Now these “top trends” articles always get me thinking about the conversations that I’ve had, and will have, with service executives around the world. What’s new? What’s different?
Well, many of the identified trends from this article are *surprise, surprise* technology-related like, the increased utilization of “the cloud” for service organizations and the use of video in providing service to customers.
Putting those trends aside, there were two trends from the post that I want to share with you—two trends that I believe you can hit the “pause” and “fast forward” buttons on, respectively. Specifically, the use of social media in service and how to better leverage Voice of Customer insights.
Pause on Social Media
The author raises some interesting points about Social Media, including that “only 29% of Twitter complaints were responded to by companies, despite the fact that 83% of complainants liked it when the offending company responds.”
This is interesting data, for sure, but what I find more interesting is what we’ve seen from some of our most recent research, which is that:
- 88% of customers report that they have never used Facebook or Twitter to contact a company for a customer service reason.
- 85% of customers say they don’t expect to be able to resolve customer service issues via Facebook and Twitter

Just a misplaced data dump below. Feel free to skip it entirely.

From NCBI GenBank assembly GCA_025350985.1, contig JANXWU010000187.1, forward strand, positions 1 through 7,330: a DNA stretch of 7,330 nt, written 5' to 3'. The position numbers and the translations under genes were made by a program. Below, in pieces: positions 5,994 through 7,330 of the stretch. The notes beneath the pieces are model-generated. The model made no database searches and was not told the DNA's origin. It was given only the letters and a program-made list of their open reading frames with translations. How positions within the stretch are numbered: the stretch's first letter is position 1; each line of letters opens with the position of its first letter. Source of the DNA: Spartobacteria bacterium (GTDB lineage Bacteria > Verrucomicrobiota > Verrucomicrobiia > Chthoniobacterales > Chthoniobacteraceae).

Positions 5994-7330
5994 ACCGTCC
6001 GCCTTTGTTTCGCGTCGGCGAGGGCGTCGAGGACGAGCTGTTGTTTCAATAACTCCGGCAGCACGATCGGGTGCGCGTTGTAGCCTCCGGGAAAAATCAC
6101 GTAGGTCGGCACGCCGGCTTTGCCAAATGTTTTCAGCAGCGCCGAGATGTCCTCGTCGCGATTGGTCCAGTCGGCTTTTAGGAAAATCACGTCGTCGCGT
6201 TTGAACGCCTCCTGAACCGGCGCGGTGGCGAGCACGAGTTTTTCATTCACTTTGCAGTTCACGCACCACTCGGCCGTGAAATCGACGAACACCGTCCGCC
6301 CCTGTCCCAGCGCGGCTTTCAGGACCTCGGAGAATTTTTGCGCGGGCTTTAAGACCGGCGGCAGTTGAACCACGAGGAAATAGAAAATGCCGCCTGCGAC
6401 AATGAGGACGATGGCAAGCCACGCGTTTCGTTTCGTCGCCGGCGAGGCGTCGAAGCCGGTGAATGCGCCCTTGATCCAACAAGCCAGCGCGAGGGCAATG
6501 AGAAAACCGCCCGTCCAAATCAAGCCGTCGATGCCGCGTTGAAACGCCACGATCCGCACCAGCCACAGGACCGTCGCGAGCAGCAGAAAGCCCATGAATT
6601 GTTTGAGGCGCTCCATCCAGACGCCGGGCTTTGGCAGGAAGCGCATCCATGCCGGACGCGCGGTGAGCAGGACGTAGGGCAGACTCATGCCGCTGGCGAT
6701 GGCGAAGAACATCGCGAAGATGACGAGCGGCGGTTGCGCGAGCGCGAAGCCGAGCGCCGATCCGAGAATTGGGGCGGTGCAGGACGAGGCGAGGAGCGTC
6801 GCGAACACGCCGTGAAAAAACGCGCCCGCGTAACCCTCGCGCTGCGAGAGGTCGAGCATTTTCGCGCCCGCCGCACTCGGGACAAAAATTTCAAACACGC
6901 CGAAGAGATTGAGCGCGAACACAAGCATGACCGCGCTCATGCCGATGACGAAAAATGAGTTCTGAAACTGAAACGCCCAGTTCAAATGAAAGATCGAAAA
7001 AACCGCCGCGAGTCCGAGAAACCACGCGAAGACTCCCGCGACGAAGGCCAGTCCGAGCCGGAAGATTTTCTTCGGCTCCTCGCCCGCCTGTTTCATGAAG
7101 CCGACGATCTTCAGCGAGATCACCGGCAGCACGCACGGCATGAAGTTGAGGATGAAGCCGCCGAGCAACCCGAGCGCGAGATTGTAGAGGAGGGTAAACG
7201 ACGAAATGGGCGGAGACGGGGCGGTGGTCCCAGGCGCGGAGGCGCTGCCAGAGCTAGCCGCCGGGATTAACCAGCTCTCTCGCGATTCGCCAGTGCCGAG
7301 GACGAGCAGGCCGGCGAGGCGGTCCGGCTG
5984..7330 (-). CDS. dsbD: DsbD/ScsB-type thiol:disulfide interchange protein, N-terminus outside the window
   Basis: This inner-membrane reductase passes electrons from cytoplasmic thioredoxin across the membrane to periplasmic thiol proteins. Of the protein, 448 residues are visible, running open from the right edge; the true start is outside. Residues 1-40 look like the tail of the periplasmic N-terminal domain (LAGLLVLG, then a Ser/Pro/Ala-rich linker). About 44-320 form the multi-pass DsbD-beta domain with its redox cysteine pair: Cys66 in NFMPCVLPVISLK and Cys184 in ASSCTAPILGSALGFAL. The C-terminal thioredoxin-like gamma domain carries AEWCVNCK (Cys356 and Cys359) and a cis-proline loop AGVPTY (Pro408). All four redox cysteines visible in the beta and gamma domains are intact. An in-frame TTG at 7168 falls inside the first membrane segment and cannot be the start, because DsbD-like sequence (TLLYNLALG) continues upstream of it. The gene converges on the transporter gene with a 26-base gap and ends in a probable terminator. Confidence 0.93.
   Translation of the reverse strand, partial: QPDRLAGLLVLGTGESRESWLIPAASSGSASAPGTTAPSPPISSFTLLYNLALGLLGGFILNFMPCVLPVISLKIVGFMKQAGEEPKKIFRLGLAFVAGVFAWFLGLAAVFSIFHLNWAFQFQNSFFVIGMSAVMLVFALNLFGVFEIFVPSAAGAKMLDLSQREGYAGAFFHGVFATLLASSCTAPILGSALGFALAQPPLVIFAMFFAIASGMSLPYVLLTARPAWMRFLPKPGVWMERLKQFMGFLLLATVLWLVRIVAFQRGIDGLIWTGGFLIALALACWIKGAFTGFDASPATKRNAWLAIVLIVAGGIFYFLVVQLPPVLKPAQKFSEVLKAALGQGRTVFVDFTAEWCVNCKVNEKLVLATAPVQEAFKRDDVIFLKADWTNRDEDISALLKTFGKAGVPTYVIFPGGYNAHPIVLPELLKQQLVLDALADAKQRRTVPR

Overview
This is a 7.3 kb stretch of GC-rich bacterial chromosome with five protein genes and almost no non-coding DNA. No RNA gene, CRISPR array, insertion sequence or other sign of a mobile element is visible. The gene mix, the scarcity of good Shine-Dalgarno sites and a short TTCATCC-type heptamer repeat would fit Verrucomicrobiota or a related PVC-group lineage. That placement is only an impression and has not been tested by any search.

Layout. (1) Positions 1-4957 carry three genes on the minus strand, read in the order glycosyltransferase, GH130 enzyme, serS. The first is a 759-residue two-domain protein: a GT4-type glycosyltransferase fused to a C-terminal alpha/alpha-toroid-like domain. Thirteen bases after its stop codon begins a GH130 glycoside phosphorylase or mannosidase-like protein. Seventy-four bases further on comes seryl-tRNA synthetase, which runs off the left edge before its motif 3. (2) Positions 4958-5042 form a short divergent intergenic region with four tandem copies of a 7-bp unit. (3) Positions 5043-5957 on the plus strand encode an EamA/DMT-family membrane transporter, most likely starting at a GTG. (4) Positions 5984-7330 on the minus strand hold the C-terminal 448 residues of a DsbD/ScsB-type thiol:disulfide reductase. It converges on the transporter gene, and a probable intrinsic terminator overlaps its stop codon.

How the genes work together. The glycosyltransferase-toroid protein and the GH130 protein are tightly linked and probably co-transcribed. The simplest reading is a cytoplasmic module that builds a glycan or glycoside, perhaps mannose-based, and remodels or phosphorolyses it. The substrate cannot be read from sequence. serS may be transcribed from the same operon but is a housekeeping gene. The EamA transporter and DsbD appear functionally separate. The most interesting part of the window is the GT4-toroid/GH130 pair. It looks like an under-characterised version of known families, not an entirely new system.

I think all of this is to say that social media is not yet (and may never be) a channel for service & while it may create some positive feedback, don’t overinvest in this channel today.
Fast Forward on Voice of Customer (VOC)
The author describes this trend for 2012 as growing, but “organizations are still not reaping its full value.”
I couldn’t agree more.
And the biggest opportunity to boost the usefulness of VOC is to supplement, or even replace, your existing Quality Assurance program with VOC. Now, this shift means much more than simply including a CSAT or CES score on your reps’ scorecards. This is about thoughtful gathering of VOC to directly inform both QA and the coaching that results from QA insights.
Your staff (reps and supervisors alike) is begging for better insights from QA, and gathering VOC to identify trends in rep performance is a phenomenal way to give them those better insights.
To get a glimpse of how one company has done this, check out a recently profiled telecom company that shifted their entire QA assessment from internally driven scoring to a customer-led insights program, and saw incredible results, including an almost 60% decrease in repeat call volume and a 15% increase in customer experience.
While social media gets lots of attention, from a service perspective you should hit “Pause” before you overinvest, and those resources that you save by not overinvesting can be shifted to VOC capture for QA.
Have you made the shift to VOC-led QA? Tell us about it by commenting below.
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